A press release on the order is available here. A formal written decision will follow. In a nutshell – and this is hardly news – the Chamber upheld 10 counts of the indictment, finding that a reasonable trier of fact could be satisfied beyond a reasonable doubt that Karadzic was criminally responsible through a JCE for the crimes alleged, including the Srebrenica genocide. What is news, however, is that the Chamber granted Karadzic’s motion with respect to the count charging him with genocide outside Srebrenica in July 1995, in selected other municipalities in Bosnia:

Read the rest of this entry…

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President Obama Creates US Atrocities Prevention Board

Published on August 22, 2011        Author: 
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Earlier this month, US President Barrack Obama directed the National Security Advisor to create an Atrocities Prevention Board which will be tasked with co-ordinating the US government’s policies on the prevention of mass atrocities and genocide. In addition, the President also launced a US interagency review which will, inter alia, develop the membership, mandate and structure of the Atrocities Prevention Board but which will also identify:

steps toward creating a comprehensive policy framework for preventing mass atrocities, including but not limited to:  conducting an inventory of existing tools and authorities across the Government that can be drawn upon to prevent atrocities; identifying new tools or capabilities that may be required; identifying how we can better support and train our foreign and armed services, development professionals, and build the capacity of key regional allies and partners, in order to be better prepared to prevent and respond to mass atrocities or genocide.

In a Presidential Study Directive on Mass Atrocities, issued on 4 August, the President stated that:

Preventing mass atrocities and genocide is a core national security interest and a core moral responsibility of the United States.

Our security is affected when masses of civilians are slaughtered, refugees flow across borders, and murderers wreak havoc on regional stability and livelihoods.  America’s reputation suffers, and our ability to bring about change is constrained, when we are perceived as idle in the face of mass atrocities and genocide.  Unfortunately, history has taught us that our pursuit of a world where states do not systematically slaughter civilians will not come to fruition without concerted and coordinated effort.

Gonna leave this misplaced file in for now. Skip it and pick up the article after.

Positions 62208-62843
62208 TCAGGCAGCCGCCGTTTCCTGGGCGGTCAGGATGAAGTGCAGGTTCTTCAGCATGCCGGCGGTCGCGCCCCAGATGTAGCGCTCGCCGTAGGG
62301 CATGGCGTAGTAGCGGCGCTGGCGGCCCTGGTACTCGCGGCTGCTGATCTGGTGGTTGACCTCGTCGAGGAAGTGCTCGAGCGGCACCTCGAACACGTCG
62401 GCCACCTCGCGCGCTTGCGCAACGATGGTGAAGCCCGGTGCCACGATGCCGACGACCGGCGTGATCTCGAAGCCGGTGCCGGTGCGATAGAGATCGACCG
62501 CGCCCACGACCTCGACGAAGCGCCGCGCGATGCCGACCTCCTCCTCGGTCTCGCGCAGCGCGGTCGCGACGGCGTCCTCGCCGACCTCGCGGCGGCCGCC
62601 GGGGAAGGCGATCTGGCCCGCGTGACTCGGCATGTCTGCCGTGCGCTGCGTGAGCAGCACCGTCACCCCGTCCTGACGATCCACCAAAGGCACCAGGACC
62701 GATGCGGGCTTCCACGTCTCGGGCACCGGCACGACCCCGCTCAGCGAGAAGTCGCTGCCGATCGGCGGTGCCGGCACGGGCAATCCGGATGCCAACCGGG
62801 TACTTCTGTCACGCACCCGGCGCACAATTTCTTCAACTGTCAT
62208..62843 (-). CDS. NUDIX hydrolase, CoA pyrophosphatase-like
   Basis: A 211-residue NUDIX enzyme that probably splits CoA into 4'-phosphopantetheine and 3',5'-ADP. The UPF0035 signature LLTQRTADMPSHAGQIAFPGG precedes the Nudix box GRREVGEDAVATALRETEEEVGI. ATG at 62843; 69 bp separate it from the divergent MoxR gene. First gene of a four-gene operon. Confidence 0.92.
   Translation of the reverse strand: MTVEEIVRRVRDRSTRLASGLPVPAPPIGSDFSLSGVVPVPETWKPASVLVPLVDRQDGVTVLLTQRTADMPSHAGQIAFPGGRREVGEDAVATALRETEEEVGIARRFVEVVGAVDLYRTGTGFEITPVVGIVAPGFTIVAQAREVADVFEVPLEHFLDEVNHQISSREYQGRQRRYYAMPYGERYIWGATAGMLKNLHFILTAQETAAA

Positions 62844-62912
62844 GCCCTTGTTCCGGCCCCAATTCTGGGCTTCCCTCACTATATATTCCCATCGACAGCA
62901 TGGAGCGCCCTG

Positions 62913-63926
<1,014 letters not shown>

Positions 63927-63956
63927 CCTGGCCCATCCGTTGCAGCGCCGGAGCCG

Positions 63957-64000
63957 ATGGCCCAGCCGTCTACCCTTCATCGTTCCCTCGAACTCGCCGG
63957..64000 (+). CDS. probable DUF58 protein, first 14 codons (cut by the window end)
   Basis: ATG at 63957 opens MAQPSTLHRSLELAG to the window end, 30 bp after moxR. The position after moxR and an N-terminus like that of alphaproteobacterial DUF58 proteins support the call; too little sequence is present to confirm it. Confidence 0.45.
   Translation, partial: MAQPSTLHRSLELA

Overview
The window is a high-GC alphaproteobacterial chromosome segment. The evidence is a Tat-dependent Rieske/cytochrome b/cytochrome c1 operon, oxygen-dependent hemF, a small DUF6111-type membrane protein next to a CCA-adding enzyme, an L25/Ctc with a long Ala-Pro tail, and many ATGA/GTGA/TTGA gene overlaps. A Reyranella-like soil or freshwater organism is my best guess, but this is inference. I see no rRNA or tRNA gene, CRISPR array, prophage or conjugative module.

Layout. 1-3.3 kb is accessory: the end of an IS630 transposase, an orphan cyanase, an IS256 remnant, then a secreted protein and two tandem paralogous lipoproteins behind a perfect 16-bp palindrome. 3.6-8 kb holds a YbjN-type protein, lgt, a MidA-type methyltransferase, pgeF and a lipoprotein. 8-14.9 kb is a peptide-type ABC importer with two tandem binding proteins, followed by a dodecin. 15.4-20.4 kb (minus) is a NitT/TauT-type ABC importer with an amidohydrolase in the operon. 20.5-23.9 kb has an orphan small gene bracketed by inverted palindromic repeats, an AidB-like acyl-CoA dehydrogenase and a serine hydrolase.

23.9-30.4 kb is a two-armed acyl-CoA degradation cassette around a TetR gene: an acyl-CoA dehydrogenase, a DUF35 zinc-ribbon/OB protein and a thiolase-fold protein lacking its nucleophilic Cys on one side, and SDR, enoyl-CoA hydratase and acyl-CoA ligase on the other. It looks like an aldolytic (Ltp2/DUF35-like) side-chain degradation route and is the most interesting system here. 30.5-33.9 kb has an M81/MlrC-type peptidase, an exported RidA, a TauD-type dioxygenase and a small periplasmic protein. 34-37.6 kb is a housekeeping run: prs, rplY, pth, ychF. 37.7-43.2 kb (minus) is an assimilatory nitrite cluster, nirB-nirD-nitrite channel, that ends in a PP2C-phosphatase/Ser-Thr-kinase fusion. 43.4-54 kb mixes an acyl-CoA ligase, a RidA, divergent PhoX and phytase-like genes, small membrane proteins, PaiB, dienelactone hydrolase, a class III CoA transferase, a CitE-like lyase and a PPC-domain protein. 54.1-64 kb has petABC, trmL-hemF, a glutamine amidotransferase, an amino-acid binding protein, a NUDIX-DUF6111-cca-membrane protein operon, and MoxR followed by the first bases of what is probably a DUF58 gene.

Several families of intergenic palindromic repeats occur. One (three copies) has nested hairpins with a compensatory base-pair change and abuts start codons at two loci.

Governmental engagement on atrocities and genocide too often arrives too late, when opportunities for prevention or low-cost, low-risk action have been missed.  By the time these issues have commanded the attention of senior policy makers, the menu of options has shrunk considerably and the costs of action have risen.

In the face of a potential mass atrocity, our options are never limited to either sending in the military or standing by and doing nothing.  The actions that can be taken are many    they range from economic to diplomatic interventions, and from non combat military actions to outright intervention.  But ensuring that the full range of options is available requires a level of governmental organization that matches the methodical organization characteristic of mass killings.

Sixty six years since the Holocaust and 17 years after Rwanda, the United States still lacks a comprehensive policy framework and a corresponding interagency mechanism for preventing and responding to mass atrocities and genocide.  This has left us ill prepared to engage early, proactively, and decisively to prevent threats from evolving into large scale civilian atrocities.

The work of this Review and Board will be of great interest to those academics working on prevention of genocide and other international crimes. In recent years, there has been renewed focus on the question of prevention of mass atrocity. Indeed, the Oxford Institute for Ethics, Law and Armed Conflict (of which I am Co-Director) is engaged in a project on “Prevention and Responsibility to Protect” which is looking at these very questions. The project is led by my colleague, Prof. Jennifer Welsh.